Service reopened the public comment period on December 23, 1997, for a
period of 30 days, through January 22, 1998 (62 FR 67041).

Summary of Comments and Recommendations

In the March 25, 1997, proposed rule and associated notifications,
and in subsequent notices to extend or reopen the public comment
period, all interested parties were requested to submit factual reports
or information that might contribute to the development of a final
rule. The public comment period was extended through July 28, 1997 (62
FR 24387) and reopened from December 23, 1997, through January 22, 1998
(62 FR 67041). Various Federal and State agencies, county governments,
scientific organizations, and other interested parties were contacted
and requested to comment. Newspaper notices were published in the Rocky
Mountain News (Denver, CO), the Colorado Springs Gazette-Telegraph
(CO), the Boulder Daily Camera (CO), the Casper Star Tribune (WY), and
the Wyoming Eagle Tribune (Cheyenne, WY), which invited general public
comment and attendance at public hearings.
Public hearings were initiated by the Service and held May 19,
1997, in Cheyenne, Wyoming; May 21, 1997, in Colorado Springs,
Colorado; and May 22, 1997, in Denver, Colorado. Each hearing began
with opening comments by the Service followed by an opportunity for
public comments. In Cheyenne, 8 people attended and 1 commented; in
Colorado Springs 28 attended and 8 commented; and in Denver 27 attended
and 4 commented.
One hundred and thirty-eight written comments were received.
Significant issues are discussed below. Several individuals or groups
submitted comments in both the original and the reopened comment
periods, or during hearings and later in writing. Senator Craig Thomas
of Wyoming opposed the proposal. Two Federal agencies commented and
opposed the proposal; the Department of Energy's Rocky Flats Field
Office supported a 6-month extension of the proposed rule. The
Department of Energy's Western Area Power Administration supported a
threatened listing. Six State agencies commented, four from Wyoming and
two from Colorado. From Wyoming, three State agencies opposed the
proposal (two of the three supported an extension) and one Wyoming
agency neither supported nor opposed the proposed rule. From Colorado,
one agency opposed the proposal and supported an extension and one
neither supported nor opposed the proposed rule. Of 128 comments by
individuals or other groups, 29 supported the proposed rule, 74 opposed
it, and 25 were neutral. Five stockgrowers or farm organizations
provided comments opposing the proposal. Five of six conservation or
environmental groups supported the proposal and one was neutral.
Written comments and oral statements presented at the public
hearings and received during the comment periods are addressed in the
following summary. Comments of similar nature are grouped under a
number of general issues.
Issue 1: The Preble's meadow jumping mouse is not a valid
subspecies since genetic studies conducted to date have not
conclusively differentiated it from certain other subspecies of Z.
hudsonius.
Response: Preble's is widely recognized as a valid subspecies by
the scientific community. Genetic studies point to an aggregate of
similar Z. hudsonius populations consistent with ecological,
distributional, and morphological information on Preble's (Z. h.
preblei).
Issue 2: Preble's meadow jumping mouse identification in the field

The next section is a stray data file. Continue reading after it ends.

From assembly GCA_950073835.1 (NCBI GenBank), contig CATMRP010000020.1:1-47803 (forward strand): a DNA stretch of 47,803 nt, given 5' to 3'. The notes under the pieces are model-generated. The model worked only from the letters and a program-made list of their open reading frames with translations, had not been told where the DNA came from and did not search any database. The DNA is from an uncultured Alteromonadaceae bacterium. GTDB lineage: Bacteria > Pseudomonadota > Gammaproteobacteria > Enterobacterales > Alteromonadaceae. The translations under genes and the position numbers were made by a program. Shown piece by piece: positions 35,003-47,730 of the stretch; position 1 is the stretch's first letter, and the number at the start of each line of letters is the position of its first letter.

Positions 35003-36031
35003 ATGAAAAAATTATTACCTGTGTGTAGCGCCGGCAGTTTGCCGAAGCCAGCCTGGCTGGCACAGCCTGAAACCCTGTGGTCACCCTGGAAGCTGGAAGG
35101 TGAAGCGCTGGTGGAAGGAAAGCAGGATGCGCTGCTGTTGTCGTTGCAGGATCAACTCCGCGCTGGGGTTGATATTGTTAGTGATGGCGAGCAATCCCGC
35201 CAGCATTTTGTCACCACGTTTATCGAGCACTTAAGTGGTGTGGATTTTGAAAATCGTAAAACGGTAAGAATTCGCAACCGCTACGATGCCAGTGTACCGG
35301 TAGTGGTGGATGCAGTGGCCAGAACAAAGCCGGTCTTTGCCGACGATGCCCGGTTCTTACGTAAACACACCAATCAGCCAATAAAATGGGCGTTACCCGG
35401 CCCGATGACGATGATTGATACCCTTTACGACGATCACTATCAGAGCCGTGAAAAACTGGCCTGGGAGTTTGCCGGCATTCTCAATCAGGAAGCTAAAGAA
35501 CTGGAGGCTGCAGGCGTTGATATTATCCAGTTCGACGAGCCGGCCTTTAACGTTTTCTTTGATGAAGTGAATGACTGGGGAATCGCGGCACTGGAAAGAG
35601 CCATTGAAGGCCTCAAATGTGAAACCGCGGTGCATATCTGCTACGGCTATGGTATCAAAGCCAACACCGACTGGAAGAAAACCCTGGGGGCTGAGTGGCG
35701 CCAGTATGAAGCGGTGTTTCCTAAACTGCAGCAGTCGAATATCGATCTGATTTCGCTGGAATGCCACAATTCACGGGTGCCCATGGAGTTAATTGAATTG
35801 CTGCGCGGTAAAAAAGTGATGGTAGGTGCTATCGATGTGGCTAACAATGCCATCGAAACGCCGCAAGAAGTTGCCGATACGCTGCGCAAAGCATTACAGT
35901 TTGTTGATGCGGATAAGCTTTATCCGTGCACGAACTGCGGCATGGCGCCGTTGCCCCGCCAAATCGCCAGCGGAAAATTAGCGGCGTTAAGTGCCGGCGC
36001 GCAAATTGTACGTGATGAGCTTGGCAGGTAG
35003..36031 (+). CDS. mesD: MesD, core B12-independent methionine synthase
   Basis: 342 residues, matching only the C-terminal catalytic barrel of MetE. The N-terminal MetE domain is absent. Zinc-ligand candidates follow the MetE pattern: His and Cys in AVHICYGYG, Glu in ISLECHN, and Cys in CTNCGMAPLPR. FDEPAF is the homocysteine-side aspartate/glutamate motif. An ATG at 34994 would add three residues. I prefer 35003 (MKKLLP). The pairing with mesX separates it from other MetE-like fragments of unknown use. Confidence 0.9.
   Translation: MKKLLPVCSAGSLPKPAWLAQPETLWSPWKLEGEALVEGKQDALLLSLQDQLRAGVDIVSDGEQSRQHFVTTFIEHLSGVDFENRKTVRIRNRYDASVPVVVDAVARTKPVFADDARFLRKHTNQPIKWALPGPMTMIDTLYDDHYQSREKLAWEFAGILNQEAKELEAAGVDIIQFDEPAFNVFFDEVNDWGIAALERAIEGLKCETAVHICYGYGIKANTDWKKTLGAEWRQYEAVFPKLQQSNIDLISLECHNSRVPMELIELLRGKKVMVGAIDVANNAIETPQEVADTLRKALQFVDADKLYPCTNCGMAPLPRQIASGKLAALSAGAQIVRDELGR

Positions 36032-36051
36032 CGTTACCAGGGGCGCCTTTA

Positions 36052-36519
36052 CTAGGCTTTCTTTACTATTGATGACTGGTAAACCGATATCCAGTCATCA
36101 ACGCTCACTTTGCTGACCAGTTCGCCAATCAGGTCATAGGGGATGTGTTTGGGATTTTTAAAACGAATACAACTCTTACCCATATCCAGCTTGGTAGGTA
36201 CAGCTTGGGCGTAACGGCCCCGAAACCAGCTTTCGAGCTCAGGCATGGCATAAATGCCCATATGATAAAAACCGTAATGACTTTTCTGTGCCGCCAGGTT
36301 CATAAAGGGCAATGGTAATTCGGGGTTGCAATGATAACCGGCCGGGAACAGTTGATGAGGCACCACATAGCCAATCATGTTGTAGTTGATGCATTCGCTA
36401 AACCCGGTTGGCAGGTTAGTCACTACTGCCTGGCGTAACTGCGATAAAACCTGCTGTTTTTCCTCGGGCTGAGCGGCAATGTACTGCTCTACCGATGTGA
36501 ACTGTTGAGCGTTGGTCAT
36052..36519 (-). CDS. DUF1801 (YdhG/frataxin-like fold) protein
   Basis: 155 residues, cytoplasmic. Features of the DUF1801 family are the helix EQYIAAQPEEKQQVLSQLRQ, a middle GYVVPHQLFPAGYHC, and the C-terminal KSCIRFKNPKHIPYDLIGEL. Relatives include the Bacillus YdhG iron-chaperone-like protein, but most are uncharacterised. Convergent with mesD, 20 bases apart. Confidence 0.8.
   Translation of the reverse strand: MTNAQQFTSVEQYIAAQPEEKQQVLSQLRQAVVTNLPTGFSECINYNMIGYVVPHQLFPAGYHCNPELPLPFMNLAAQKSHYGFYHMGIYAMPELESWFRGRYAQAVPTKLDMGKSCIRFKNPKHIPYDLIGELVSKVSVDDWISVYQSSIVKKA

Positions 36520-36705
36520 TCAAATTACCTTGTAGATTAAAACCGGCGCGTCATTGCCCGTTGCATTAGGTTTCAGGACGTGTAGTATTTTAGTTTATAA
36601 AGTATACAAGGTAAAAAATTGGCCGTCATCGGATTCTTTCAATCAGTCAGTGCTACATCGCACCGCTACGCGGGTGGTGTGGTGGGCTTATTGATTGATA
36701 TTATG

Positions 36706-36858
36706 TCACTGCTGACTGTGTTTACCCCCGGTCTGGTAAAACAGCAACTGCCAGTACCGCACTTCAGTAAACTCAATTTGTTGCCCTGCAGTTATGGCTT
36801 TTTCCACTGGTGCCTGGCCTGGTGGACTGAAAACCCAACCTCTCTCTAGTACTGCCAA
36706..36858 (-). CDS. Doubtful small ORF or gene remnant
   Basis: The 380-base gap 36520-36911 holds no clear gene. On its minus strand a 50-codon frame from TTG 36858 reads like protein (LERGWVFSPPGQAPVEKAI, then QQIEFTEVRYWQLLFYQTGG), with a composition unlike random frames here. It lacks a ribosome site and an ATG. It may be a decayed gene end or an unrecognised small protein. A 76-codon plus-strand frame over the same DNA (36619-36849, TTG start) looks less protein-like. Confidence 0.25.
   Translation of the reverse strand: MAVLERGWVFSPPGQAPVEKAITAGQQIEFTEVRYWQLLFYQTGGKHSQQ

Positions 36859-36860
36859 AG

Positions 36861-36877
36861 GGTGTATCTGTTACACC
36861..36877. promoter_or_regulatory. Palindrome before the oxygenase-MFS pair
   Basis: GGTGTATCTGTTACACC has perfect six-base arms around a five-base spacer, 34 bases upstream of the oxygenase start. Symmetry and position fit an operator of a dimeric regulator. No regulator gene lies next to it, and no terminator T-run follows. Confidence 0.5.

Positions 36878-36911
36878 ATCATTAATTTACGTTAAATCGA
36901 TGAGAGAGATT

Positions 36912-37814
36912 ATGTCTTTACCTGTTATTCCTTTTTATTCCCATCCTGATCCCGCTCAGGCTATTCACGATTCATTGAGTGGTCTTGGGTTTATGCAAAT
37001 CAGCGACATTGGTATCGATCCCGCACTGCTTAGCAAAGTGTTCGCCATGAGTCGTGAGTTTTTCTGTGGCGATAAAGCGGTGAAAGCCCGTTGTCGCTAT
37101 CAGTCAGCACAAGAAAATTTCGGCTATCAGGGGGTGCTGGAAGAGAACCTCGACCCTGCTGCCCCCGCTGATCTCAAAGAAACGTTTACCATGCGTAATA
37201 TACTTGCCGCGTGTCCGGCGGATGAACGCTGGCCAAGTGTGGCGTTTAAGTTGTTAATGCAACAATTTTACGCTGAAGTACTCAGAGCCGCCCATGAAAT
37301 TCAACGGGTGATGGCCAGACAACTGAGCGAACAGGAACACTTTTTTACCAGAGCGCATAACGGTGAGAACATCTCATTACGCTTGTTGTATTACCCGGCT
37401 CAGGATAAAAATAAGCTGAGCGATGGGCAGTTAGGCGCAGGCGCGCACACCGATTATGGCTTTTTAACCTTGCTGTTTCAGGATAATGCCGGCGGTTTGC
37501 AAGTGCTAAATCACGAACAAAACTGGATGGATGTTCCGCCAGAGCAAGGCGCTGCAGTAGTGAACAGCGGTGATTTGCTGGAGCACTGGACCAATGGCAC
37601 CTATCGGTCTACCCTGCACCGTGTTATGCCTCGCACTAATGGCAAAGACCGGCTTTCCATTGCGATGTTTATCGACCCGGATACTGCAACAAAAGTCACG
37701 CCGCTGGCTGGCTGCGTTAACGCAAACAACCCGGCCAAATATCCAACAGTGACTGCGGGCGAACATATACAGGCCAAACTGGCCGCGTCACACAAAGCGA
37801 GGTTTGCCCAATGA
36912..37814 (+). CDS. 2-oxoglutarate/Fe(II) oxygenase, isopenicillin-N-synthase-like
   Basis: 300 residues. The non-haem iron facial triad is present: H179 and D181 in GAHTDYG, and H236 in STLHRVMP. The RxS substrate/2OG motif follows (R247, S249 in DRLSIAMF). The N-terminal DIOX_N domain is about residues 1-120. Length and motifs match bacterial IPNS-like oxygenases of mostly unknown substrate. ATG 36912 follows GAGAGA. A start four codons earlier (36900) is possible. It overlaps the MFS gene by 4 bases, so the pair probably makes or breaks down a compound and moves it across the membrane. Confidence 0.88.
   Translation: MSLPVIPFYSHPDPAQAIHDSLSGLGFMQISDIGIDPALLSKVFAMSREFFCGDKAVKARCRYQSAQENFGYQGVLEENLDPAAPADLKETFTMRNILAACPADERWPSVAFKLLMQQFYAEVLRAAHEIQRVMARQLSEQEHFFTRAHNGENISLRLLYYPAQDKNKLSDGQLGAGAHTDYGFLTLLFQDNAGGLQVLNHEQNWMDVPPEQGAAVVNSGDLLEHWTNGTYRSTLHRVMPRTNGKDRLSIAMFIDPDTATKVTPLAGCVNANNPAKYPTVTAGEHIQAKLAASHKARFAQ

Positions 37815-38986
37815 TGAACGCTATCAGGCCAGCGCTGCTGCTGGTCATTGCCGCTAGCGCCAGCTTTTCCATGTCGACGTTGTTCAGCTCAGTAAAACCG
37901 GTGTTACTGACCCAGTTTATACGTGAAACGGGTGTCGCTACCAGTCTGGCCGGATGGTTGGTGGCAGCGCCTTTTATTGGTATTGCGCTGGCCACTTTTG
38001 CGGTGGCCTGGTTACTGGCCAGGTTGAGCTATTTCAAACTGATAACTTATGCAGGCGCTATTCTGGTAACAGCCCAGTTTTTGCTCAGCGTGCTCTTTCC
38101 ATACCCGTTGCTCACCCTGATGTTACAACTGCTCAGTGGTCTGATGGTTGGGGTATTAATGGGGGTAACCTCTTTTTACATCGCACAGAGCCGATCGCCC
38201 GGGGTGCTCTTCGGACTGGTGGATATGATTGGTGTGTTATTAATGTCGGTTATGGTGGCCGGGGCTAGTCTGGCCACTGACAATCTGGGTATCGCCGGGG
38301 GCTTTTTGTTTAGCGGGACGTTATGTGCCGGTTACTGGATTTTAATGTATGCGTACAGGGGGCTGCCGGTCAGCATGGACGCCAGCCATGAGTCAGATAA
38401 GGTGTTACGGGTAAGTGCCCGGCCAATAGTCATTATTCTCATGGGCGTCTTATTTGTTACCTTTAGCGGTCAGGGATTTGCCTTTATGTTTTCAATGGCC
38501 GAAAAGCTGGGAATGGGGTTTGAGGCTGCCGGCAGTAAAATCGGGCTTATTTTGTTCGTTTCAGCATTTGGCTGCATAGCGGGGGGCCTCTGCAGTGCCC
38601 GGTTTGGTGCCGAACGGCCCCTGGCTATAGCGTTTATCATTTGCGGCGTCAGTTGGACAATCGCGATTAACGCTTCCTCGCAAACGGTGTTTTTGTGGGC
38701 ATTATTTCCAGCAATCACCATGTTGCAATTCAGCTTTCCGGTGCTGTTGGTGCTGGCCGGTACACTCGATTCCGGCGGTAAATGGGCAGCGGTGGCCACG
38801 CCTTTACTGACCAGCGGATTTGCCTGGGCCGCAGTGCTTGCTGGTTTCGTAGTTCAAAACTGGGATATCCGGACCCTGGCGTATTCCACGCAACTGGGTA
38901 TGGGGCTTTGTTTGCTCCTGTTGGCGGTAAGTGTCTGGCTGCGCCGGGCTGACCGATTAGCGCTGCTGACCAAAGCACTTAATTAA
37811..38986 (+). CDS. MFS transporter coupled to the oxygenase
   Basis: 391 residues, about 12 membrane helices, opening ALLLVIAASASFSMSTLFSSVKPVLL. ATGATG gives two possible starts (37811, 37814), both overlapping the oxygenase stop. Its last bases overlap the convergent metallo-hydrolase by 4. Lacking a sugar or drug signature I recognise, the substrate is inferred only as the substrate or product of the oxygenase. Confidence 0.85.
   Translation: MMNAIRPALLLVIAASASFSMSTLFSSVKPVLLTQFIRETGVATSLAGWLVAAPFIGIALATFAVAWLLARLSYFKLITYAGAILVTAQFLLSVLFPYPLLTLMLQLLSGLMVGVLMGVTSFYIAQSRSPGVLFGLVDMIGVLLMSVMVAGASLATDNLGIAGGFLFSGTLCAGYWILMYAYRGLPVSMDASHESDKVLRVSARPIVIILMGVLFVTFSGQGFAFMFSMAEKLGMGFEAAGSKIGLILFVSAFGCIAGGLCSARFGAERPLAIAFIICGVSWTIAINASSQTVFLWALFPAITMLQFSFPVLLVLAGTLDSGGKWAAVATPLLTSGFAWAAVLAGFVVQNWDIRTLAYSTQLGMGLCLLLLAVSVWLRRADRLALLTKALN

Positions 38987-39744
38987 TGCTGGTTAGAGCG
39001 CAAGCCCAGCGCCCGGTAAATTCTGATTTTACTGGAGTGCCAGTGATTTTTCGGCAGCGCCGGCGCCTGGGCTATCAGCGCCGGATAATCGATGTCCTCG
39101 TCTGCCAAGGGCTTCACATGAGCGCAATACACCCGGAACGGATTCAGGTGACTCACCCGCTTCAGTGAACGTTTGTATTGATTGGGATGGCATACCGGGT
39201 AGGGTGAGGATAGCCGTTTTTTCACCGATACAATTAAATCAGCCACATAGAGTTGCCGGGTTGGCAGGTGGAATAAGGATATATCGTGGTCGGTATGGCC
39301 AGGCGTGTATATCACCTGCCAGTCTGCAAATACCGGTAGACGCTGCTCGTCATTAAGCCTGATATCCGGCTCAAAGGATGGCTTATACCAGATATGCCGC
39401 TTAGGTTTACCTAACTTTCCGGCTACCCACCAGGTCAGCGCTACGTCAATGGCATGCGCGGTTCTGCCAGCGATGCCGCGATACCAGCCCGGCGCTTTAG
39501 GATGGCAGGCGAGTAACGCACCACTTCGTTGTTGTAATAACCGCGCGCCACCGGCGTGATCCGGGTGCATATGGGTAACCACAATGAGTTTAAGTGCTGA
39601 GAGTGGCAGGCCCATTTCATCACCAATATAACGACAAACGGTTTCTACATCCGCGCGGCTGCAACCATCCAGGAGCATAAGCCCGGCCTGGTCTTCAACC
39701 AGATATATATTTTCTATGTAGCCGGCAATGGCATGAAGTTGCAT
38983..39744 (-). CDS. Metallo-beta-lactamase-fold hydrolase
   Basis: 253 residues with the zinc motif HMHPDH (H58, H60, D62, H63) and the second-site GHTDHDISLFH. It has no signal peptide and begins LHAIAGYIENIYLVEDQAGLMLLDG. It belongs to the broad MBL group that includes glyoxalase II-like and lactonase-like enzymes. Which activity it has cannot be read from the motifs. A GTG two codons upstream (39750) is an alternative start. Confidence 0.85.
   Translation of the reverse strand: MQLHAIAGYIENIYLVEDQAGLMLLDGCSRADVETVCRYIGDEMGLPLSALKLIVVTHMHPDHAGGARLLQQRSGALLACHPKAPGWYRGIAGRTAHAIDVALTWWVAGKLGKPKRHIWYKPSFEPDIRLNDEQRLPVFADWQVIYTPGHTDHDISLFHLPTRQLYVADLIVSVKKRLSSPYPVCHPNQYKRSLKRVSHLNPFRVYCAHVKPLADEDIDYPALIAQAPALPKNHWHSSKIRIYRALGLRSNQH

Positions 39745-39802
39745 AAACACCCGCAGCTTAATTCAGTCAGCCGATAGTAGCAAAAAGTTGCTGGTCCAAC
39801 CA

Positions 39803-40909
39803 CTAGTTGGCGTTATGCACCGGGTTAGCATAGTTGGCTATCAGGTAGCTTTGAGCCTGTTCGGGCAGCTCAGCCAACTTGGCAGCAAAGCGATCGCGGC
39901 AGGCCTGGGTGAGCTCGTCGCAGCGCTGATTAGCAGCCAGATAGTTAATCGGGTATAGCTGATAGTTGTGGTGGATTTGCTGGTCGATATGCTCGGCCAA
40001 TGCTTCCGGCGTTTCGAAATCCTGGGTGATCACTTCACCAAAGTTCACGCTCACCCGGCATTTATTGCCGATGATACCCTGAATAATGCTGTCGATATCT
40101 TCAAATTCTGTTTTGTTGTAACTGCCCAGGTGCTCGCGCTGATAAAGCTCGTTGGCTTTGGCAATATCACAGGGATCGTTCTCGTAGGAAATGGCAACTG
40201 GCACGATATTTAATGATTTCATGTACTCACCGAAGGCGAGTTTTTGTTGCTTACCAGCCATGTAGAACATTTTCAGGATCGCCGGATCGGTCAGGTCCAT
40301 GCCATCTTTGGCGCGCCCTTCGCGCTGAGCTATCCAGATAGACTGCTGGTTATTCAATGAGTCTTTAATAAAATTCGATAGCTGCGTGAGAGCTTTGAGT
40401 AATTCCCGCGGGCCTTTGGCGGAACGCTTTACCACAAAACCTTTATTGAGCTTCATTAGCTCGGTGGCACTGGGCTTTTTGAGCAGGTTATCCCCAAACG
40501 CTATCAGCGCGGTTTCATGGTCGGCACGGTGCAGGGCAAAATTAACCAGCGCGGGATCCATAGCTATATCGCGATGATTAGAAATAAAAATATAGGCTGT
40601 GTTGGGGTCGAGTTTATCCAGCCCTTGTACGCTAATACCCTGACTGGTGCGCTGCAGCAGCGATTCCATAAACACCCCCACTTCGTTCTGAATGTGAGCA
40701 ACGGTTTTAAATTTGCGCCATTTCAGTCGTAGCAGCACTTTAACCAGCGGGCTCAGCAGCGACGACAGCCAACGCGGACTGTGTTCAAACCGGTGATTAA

is not possible because of the similarity between Preble's and Z.
princeps.
Response: Field identification of Zapus is difficult when attempted
by individuals not thoroughly familiar with both species. To date, no
overlap has been documented between the range of Preble's and the range
of Z. princeps in Boulder, Jefferson, Douglas, and El Paso Counties in
Colorado. These counties support the vast majority of currently known
Preble's populations. Since the two species may coexist in portions of
southeastern Wyoming, some historical records from Wyoming are
difficult to confirm. Recent genetic studies may indicate some
uncertainty regarding the identity of apparent Preble's trapped in Weld
County, Colorado and Laramie County, Wyoming. However, populations of
Zapus that are consistent morphologically and ecologically with
Preble's, will be considered Preble's by the Service pending conclusive
studies resolving the identities of the two species. Identification of
any Zapus captured in Weld County, Colorado (as well as in adjacent
Larimer County, Colorado) and in southeastern Wyoming should be
throughly documented and tissue samples should be obtained for future
genetic analysis.
Issue 3: Historical trapping records support the contention that
Preble's meadow jumping mouse has long been a rare mammal and they
provide a poor baseline from which to measure current trends in
populations.
Response: Conclusions regarding the status and trends of Preble's
made by the Service are based on the best available historical and
recent population information on Preble's, the distribution of its
preferred habitats, and on the significant threats to these habitats.
While historical records come from diverse trapping efforts that rarely
targeted Zapus, they document a former presence in locations where
Preble's is not currently found. Recent surveys of several historical
sites have failed to locate Preble's. Loss of these populations has
been attributed to changes in habitat.
Issue 4: Comprehensive trapping surveys throughout Preble's meadow
jumping mouse range are needed to ascertain its true status and
distribution.
Response: Existing data are sufficient to determine the overall
status of Preble's. Additional trapping studies will be conducted to
better document Preble's status within certain portions of its range.